Greensboro is one of many North Carolina cities that has, for years, been struggling with police/community relationships, cases of police brutality and – more recently – public access to records like police body camera footage.
This week Susan Ladd, columnist for Greensboro’s News & Record, takes a look at the case of Jose Charles – the young man of whose violent encounter with Greensboro police a member of the city’s Police Community Review Board says, “If we can’t see this one as wrong, we can’t see anything as wrong.”
From the column:
This week Lindy Garnette said what she had been thinking since she first reviewed the case of alleged police brutality in the arrest of Jose Charles:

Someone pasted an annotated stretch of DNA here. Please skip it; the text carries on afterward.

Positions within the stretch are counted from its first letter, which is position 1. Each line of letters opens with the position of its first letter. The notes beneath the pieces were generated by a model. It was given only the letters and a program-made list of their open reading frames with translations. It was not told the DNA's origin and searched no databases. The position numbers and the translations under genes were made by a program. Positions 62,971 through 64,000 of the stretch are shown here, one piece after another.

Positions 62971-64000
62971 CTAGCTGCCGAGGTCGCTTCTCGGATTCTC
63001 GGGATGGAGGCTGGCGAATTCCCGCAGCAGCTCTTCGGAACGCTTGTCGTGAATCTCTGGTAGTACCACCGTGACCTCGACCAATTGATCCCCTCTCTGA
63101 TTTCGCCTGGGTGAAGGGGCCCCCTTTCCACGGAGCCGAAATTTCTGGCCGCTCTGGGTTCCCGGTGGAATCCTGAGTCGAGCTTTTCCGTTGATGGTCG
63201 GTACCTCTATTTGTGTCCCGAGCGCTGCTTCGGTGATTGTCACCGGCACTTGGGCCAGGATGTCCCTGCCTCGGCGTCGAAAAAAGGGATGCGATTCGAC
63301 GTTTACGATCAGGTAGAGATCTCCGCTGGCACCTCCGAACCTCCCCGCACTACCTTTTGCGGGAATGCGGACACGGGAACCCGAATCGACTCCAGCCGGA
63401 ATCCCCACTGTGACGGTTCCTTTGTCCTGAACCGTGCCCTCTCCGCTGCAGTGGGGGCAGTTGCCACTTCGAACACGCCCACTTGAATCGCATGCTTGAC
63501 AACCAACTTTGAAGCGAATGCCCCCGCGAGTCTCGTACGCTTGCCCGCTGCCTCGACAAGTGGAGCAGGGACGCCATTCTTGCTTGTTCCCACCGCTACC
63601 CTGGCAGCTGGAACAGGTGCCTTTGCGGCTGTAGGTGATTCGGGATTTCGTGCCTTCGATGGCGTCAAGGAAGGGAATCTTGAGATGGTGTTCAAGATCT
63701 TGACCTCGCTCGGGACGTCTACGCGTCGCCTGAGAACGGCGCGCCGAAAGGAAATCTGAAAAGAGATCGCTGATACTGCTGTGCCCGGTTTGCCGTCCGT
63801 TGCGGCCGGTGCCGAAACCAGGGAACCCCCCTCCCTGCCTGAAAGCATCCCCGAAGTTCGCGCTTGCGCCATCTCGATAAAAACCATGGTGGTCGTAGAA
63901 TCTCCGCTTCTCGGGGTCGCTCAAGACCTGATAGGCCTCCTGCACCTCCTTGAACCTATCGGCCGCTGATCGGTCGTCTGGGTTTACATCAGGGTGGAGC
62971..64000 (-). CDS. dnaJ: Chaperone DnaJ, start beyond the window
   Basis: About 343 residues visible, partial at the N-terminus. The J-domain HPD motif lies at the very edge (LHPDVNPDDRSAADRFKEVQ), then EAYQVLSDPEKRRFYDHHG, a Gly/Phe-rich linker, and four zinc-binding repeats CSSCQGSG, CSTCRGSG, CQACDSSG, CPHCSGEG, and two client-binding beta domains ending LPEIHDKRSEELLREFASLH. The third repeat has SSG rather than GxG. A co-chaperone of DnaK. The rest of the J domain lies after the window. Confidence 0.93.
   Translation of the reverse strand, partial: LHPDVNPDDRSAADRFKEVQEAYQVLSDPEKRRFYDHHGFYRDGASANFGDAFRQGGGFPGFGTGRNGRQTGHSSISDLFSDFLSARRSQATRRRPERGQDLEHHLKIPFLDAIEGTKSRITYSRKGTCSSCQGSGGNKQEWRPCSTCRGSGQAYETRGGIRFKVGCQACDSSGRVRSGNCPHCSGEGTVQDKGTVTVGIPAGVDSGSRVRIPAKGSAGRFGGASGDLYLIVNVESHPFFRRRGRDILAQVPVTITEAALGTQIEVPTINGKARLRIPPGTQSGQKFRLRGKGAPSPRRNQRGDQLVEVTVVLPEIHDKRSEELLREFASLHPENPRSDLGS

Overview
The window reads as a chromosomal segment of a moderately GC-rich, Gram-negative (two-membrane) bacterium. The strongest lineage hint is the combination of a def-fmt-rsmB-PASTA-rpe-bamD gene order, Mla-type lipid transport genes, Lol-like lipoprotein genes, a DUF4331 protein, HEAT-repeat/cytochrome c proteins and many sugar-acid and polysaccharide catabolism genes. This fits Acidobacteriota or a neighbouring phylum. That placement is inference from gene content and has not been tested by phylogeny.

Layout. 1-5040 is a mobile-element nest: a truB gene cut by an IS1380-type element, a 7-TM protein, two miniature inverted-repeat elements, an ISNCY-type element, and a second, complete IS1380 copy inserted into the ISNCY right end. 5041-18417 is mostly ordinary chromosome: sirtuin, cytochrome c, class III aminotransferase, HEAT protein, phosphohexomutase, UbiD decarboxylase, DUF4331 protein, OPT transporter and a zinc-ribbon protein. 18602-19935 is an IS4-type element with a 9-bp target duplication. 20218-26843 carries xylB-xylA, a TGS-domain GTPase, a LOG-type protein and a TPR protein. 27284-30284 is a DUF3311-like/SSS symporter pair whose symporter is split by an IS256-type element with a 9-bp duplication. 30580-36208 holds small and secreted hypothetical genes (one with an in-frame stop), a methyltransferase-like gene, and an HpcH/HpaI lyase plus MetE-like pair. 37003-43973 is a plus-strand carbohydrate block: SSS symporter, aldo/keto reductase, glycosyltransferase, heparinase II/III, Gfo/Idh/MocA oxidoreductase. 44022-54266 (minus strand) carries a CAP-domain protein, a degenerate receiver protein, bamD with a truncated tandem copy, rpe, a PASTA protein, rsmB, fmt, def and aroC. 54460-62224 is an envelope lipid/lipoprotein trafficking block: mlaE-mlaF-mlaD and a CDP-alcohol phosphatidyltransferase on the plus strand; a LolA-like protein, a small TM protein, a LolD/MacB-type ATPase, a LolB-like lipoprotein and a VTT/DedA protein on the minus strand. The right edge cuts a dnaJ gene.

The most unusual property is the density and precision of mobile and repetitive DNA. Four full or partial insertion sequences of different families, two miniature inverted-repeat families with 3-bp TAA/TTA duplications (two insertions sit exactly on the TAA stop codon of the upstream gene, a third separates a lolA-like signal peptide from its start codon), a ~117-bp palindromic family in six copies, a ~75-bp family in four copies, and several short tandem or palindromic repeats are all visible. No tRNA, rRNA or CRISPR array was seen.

“If we can’t see this one as wrong, we can’t see anything as wrong,” said Garnette, chief executive officer of the YWCA and a member of the Police Community Review Board. “If this case is swept under the rug, we might as well pack up, go home and call it a day.”
Charles, then 15, got beaten up by a group of other teenagers at last year’s Fun Fourth celebration in downtown Greensboro. He was using his shirt to wipe blood off his face when he was approached by a Greensboro police officer.
His mother, Tamara Figueroa, returned from a trip to the restroom that night to find her son on the pavement, bleeding from the head, with the officer’s hands around his neck. He needed eight stitches to close a wound over his eye.
Take the time to read the whole column.